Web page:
Improved housing starts

In 2020, the year after More Homes, More Choice: Ontario’s Housing Supply Action Plan was implemented, Ontario had over 81,000 housing starts, the highest level in a decade, and over 11,000 rental starts, the highest level since 1992.

These trends continued in 2021. Ontario had over 100,000 housing starts, the highest level since 1987, and more than 13,000 rental starts, the highest level in 30 years.

Chart 1: Housing starts in Ontario from 1990–2021

Line graph of housing starts from 1990 to 2021

Chart 1 description: Line graph of housing starts from 1990, showing that 2021 had the highest level of housing starts in over 30 years.

Source: Canada Mortgage and Housing Corporation Starts and Completions Survey

While housing starts have hit record levels over the last two years, unnecessary red tape is still slowing down construction and preventing more homes from being built at the pace Ontarians need and deserve.

Those delays are also increasing costs and adding to Ontario’s housing affordability problem. For example:

  • A recent Scotiabank housing report found that Ontario is last in the country in the supply of homes per capita, and Canada has the lowest amount of housing per capita of any G7 country.
  • The Ontario Association of Architects (PDF) concluded that, for a 100-unit condominium apartment building in Toronto, delayed approvals cost about $1,940 per unit, per month.
  • A BILD study (PDF) looked at the impact of delays on low-rise construction. It estimated that approval delays add an average of $2,920 per month to a single-family home in the Greater Toronto Area (GTA).
  • The Association of Municipalities of Ontario (PDF) highlighted historical provincial agency review timelines and backlogs at the Ontario Land Tribunal that slow housing development, while incomplete applications also cause delays.
  • According to the World Bank (PDF), Canada ranks 34th out of 35 Organisation for Economic Co-operation and Development (OECD) countries for the length of time to obtain all approvals for a building project.
  • Requirements to build new housing vary from one municipality to another, with anywhere from 17 to 28 different studies for a single project, and approvals timelines from 14 months to three years.

These added costs and delays drive up the cost of homes and are passed on to new home buyers and renters.

In 2019 we introduced a range of solutions — early steps and longer-term approaches — to increase Ontario’s housing supply.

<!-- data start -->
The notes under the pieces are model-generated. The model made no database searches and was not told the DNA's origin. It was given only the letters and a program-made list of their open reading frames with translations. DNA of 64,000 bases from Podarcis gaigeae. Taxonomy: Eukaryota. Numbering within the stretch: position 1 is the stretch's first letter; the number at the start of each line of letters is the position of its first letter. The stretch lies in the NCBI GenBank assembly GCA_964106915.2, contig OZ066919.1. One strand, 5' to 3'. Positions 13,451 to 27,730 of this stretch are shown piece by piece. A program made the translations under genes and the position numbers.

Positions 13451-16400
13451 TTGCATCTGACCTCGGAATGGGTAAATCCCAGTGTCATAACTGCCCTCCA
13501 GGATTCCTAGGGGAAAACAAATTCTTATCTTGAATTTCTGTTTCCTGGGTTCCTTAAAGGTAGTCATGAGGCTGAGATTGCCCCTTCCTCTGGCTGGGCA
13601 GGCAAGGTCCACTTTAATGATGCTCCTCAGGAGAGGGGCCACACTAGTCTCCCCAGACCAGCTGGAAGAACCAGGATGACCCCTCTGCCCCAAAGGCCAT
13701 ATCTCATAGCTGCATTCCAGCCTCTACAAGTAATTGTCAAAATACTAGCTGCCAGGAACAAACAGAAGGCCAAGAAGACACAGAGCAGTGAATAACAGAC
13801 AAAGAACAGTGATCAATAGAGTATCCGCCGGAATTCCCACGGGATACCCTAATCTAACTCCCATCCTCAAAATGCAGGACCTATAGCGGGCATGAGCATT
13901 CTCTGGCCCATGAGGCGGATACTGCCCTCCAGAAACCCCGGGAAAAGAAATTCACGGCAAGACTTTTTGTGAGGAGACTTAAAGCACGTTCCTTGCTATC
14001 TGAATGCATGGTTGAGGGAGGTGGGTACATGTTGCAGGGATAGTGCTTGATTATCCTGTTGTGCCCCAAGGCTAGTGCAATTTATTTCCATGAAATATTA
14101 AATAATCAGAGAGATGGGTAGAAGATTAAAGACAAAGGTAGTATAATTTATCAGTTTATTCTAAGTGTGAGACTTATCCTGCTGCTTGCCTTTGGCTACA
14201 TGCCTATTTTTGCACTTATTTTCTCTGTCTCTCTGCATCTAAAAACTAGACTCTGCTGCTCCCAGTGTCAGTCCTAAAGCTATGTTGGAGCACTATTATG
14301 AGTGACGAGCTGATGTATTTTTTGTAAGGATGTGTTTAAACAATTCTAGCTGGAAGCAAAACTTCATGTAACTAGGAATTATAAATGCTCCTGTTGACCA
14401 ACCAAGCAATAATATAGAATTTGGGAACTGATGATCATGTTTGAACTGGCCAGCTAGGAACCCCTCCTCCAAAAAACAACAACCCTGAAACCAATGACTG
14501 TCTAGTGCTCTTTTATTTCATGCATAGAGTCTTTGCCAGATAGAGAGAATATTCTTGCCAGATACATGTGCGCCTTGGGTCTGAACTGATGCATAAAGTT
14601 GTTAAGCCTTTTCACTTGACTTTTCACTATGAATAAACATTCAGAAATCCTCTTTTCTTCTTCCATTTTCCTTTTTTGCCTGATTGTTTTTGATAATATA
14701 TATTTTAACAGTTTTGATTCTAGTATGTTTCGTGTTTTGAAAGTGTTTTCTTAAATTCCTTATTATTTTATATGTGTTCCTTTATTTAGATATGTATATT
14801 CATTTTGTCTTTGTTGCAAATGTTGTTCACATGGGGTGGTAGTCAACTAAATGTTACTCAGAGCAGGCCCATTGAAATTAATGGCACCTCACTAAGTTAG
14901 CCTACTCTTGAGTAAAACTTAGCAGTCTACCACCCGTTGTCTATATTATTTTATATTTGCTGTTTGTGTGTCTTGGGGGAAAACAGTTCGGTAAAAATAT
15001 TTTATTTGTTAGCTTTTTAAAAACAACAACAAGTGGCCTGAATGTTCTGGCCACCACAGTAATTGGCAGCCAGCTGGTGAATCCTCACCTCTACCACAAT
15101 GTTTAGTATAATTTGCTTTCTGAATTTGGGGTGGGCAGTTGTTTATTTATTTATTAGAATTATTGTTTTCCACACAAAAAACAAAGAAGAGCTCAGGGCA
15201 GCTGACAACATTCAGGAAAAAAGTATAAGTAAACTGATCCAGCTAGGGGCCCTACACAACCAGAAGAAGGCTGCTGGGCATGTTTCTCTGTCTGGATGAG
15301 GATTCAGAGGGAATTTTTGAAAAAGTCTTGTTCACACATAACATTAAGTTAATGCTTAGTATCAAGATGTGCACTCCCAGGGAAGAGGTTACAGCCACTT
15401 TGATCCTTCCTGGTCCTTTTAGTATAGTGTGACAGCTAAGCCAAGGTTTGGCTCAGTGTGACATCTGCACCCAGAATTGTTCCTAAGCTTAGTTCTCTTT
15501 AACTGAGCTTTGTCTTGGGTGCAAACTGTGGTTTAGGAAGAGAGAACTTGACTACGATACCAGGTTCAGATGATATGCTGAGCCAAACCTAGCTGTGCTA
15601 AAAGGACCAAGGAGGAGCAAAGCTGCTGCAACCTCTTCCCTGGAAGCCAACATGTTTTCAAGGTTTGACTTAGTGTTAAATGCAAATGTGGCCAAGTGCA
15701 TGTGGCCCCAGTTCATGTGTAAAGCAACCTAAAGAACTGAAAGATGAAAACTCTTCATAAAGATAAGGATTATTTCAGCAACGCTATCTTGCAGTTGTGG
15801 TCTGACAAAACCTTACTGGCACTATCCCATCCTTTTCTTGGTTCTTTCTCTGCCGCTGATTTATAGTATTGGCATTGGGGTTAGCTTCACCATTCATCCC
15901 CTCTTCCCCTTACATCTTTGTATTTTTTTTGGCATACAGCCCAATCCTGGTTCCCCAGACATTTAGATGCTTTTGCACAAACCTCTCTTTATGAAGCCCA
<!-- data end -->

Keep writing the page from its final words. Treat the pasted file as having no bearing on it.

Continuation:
Chart 2: Rental housing starts in Ontario from 1990–2021

Line graph of rental housing starts from 1990 to 2021

Chart 2 description: Line graph of rental housing starts from 1990, showing that 2021 had the most rental housing starts since 1991 (for areas with over 10K population).

Source: Canada Mortgage and Housing Corporation Starts and Completions Survey

Reduced administrative burden to speed up housing approvals

Accelerated timelines

We accelerated timelines to get housing built faster by reducing:

  • Official Plan Amendment timelines from 210 days to 120 days
  • zoning by-law amendment timelines from 150 days to 90 days
  • plan of subdivision timelines from 180 days to 120 days

We also introduced a new:

  • 90-day timeline for issuing a notice of intention to designate
  • 120-day timeline for passing a designation by-law to help conserve heritage properties while allowing for compatible development

We invested up to $350 million to help municipalities modernize services and achieve faster turnarounds, through three programs:

Faster housing starts

We are helping to get homes built faster to address the housing supply crisis. For example:

  • We now allow municipal councils to delegate planning decision-making authority for minor zoning by-law amendments to committees or staff, helping shorten approval timelines and get homes built faster.
  • We are creating new archaeology standards for rural historic farmstead sites to reduce complex and expensive excavations.

In partnership with municipalities, we are using Minister’s Zoning Orders (MZOs) to kick-start the planning approvals process by getting the zoning in place for critical local projects, including housing, long-term care homes, and health care facilities. MZOs have existed in the Planning Act since 1946.